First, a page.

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Style Symbolism / Ref.11997

Clément MASSIER, Allegory of Dante, glazed ceramic dish with iridescent glaze


Diameter: 20'' ½  52cm

France, 1900

This ornamental dish entitled "Allegory of Dante" was created by Clément Massier around 1900.

Clément Massier trained under his father and one of his workers, Gaetano Gandolfi. He settled in Golfe-Juan, near Vallauris, with his brother Delphin, in 1883.

This plate with a symbolist design reveals his mastery of iridescent (or metallic luster) glazed ceramics, for which he was awarded a gold medal at the 1889 Exposition Universelle. It features variations in blue, gray, and pink tones.

The silhouettes of Dante and Virgil, his guide in hell, barely stand out against a desolate landscape evoking hell as described by the author in his Divine Comedy.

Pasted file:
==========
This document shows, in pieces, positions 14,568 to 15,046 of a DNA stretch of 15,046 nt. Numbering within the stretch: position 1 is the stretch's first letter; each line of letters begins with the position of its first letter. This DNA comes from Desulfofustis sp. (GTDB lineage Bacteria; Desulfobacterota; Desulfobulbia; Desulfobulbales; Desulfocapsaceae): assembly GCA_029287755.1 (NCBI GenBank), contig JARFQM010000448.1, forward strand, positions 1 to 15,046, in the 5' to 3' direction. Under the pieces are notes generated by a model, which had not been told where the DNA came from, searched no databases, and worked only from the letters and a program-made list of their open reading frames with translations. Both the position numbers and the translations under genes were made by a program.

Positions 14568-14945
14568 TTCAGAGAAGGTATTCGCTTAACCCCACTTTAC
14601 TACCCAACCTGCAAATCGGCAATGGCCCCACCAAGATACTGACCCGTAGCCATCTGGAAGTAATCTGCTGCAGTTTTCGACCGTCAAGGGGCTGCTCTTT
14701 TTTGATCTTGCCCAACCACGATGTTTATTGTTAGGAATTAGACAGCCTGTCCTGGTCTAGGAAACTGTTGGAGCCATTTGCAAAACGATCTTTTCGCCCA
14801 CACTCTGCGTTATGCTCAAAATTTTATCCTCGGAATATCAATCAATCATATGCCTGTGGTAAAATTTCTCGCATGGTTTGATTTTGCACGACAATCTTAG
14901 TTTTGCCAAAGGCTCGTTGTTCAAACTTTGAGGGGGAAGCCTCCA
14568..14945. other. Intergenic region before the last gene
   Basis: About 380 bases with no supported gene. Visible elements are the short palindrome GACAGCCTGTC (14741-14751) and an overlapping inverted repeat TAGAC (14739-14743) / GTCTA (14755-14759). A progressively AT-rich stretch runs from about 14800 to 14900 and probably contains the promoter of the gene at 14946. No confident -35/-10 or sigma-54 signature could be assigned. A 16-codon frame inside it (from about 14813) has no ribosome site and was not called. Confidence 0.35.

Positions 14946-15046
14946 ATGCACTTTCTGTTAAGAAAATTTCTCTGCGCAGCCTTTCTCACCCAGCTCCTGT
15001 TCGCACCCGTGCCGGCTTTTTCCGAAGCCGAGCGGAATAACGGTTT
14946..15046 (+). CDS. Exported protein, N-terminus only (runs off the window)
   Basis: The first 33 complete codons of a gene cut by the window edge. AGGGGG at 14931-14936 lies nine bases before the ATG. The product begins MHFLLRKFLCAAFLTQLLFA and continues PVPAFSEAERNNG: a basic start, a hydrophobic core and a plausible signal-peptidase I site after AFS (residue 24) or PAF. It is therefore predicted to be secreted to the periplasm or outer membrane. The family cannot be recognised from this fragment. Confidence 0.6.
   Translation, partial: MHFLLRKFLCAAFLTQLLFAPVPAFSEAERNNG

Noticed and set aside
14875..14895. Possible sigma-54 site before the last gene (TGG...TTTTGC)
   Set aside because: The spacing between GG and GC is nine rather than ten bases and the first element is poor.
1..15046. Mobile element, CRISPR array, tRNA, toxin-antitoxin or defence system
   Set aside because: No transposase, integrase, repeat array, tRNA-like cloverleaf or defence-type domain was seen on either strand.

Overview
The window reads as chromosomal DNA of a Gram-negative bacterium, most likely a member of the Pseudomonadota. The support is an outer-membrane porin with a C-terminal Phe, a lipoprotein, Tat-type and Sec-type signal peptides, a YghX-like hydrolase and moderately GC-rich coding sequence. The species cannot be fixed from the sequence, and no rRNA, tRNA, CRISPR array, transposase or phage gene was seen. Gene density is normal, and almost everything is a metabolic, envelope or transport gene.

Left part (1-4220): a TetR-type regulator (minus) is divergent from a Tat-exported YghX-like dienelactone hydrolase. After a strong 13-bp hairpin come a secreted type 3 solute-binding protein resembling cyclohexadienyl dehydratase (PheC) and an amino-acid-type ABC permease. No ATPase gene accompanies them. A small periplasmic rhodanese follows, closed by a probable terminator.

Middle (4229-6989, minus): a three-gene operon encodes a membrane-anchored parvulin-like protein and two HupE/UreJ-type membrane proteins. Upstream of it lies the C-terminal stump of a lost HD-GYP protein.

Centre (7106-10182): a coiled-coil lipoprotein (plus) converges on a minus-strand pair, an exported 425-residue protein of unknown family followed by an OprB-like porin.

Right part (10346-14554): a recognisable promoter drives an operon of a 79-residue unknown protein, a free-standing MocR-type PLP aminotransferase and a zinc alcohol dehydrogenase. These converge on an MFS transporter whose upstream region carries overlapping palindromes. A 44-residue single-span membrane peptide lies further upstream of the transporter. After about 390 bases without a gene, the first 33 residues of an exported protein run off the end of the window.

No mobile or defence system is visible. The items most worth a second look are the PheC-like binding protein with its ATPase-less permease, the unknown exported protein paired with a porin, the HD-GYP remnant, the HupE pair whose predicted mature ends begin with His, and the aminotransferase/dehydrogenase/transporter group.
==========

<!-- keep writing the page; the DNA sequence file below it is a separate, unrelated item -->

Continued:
The figures are on the edge of a precipice; they are likely standing before the frozen lake in which Lucifer is trapped, at the lowest point of hell.

The work is signed under the base; the inscription specifies that it was made in Golfe-Juan.

Clément Massier also created a plate in iridescent glazed earthenware depicting Dante contemplating the sea. Its iridescent decor in blue, pink, and purple tones also results in a depiction filled with mystery and poetry.

Price: on request

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